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Tuesday, Jun 18, 2024

Civic Projects Face an Uncertain Future

The pending demise of California redevelopment agencies, following a state move to abolish nearly 400 of them, has local planners and developers pondering what will become of civic projects long deemed key to leveraging private investment through public dollars.

“It’s a blow to lose them,” says David Malmuth, owner of David Malmuth Development LLC in San Diego, who has been active in attempts to revive downtown San Diego’s East Village. “What the redevelopment agencies have demonstrated is what can be accomplished with these public-private partnerships, and not having them around is going to be a challenge.”

San Diego City Council recently approved more than $213 million in spending committed to redevelopment projects citywide through the first half of 2012, based on existing contractual obligations and subject to state approval.

Officials in coming weeks will consider the fate of other obligations coming due on large past projects, such as the convention center expansion and costs related to completion of Petco Park. Financing for most large new projects, including the next convention center expansion, has yet to be finalized.

At a recent real estate forum, presented by University of San Diego, Mayor Jerry Sanders said the state shutdown of redevelopment has cost downtown one of its only true job generators during the past decade, and will now likely force the layoff of “70 to 80 percent” of city staff now handling redevelopment-related matters.

“We’re looking at all of the possibilities for financing these projects that are now not going to be covered under redevelopment,” said mayoral spokeswoman Rachel Laing.

Alternatives to Financing Stadium

Anticipating the end of redevelopment agencies, the mayor in October hired an adviser from financial services firm Lazard Ltd., to devise alternatives to help the city and county finance a proposed $800 million San Diego Chargers stadium.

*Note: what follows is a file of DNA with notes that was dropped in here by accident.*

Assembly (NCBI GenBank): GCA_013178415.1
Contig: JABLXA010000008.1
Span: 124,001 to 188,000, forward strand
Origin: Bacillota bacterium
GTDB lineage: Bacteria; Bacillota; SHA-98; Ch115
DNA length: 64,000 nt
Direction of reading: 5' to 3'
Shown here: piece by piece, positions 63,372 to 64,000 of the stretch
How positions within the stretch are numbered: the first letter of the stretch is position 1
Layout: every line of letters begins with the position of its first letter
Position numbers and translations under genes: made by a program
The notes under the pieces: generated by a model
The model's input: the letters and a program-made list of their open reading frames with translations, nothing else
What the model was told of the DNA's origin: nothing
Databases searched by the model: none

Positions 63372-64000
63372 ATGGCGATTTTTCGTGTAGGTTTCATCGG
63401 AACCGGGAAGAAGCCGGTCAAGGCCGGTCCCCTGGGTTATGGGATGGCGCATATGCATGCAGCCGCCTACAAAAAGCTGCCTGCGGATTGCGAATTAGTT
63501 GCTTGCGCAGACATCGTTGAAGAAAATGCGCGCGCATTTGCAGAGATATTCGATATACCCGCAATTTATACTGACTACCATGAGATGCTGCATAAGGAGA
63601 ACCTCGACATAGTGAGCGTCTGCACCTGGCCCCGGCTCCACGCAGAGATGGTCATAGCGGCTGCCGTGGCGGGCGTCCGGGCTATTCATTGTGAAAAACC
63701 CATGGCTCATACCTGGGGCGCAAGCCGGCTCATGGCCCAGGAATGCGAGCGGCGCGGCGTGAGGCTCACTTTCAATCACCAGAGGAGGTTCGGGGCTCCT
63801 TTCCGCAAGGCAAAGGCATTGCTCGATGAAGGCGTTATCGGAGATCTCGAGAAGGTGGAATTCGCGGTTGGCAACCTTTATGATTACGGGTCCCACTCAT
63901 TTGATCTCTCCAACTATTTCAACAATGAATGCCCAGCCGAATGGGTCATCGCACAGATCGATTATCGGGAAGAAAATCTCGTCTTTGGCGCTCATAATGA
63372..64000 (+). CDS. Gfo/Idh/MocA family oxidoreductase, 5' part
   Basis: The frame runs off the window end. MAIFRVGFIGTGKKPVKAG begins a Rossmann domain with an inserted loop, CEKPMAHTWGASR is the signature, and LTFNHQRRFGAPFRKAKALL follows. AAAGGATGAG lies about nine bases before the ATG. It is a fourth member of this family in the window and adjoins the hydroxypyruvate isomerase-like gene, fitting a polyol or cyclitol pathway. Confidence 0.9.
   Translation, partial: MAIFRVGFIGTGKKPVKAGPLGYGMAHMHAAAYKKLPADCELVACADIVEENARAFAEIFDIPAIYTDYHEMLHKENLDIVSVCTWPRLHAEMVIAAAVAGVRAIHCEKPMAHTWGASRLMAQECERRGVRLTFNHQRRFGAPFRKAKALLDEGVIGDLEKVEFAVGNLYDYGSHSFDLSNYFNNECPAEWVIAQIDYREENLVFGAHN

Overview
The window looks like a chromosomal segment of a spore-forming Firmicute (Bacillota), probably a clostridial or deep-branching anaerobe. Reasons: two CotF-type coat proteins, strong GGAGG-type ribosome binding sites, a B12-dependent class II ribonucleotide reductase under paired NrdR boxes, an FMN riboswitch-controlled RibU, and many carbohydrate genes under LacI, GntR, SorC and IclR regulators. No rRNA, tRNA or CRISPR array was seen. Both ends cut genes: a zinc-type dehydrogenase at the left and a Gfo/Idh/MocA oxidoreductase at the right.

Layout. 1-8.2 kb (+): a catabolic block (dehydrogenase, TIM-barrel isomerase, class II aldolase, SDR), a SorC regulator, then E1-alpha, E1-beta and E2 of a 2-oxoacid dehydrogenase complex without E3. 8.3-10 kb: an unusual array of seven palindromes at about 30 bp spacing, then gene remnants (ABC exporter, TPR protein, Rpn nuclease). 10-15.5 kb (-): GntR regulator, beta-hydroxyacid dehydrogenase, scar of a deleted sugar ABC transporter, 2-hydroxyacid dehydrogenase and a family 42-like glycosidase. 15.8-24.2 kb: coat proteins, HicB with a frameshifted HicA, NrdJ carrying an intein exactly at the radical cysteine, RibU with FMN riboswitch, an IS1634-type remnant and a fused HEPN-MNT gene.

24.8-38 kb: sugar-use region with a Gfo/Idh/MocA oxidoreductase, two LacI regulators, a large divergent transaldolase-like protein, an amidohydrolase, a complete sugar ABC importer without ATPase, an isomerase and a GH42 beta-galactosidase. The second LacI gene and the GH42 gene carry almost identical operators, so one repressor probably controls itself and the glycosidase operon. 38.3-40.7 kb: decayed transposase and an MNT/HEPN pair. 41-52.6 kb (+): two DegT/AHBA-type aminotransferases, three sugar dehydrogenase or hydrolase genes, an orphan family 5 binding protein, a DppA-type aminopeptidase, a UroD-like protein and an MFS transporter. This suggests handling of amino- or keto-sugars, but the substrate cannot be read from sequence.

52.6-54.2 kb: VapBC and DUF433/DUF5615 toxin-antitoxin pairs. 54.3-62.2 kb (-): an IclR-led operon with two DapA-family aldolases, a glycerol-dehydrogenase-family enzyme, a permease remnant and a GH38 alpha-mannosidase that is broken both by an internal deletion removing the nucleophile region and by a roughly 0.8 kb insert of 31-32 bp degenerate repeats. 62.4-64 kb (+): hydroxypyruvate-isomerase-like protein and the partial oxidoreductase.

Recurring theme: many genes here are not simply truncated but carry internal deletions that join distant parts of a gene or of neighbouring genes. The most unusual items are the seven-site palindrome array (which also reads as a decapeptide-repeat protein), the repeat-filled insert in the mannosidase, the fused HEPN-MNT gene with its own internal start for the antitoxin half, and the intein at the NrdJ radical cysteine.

The city wants to see the stadium built on a Metropolitan Transit Agency bus storage site in the East Village, which would require significant environmental cleanup and other infrastructure improvements.

“We remain focused, with the city, on the downtown bus yards site in the East Village,” said Chargers special counsel Mark Fabiani in an email. “And without redevelopment funding, we are exploring all kinds of other alternatives.”

Also uncertain is the long-term fate of some lower profile projects considered crucial to addressing quality-of-life issues in places such as downtown San Diego.

For instance, redevelopment officials have been working for several years on a series of urban parks, including the proposed 4-acre East Village Green, deemed critical to efforts to turn the northern part of East Village into a new arts and design-focused commercial and residential hub.

“You can’t just put up a bunch of buildings and expect to bring people in,” said longtime local developer Pete Garcia, who with Malmuth is spearheading planning for the proposed IDEA District, emphasizing innovation, design, education and the arts. “You need to have those lifestyle elements that help people decide where they’re going to settle in.”

Green Space Is Critical

Garcia said green space is critical to giving the proposed district a sense of place, and making it attractive to young people who would want to reside nearby. That in turn is crucial to the success of commercial businesses that would consider locating there.

“If you don’t have the money now for the park, you have to come up with a way to express the public’s will, make adjustments and do the right thing,” Garcia said.

Robin Madaffer, a land-use attorney and board chair for San Diego’s Urban Land Institute chapter, said the end of redevelopment agencies will force the government, business and philanthropic communities to come together and get more creative in addressing community needs.

She said governments may need to create alternatives similar to project financing districts already in place in several communities, where property owners contribute through tax assessments to the cost of specific local improvements.

Some cities might explore the commercial equivalent of the state’s Mello-Roos program, which collects taxes from homeowners to fund civic needs, although the current local environment does not favor new taxation.

There are likely to be disputes in coming months as Sacramento tussles with cities over what constitutes existing obligations under the fading redevelopment program, which Madaffer said could further prolong local attempts to find alternatives. However, an improving economy could encourage private developers to take on more risk with less city assistance, provided communities can streamline their master-planning and approval processes.

“I work with a lot of developers as clients,” Madaffer said. “Most of them tend to be optimistic, and they usually manage to come up with a Plan B.”


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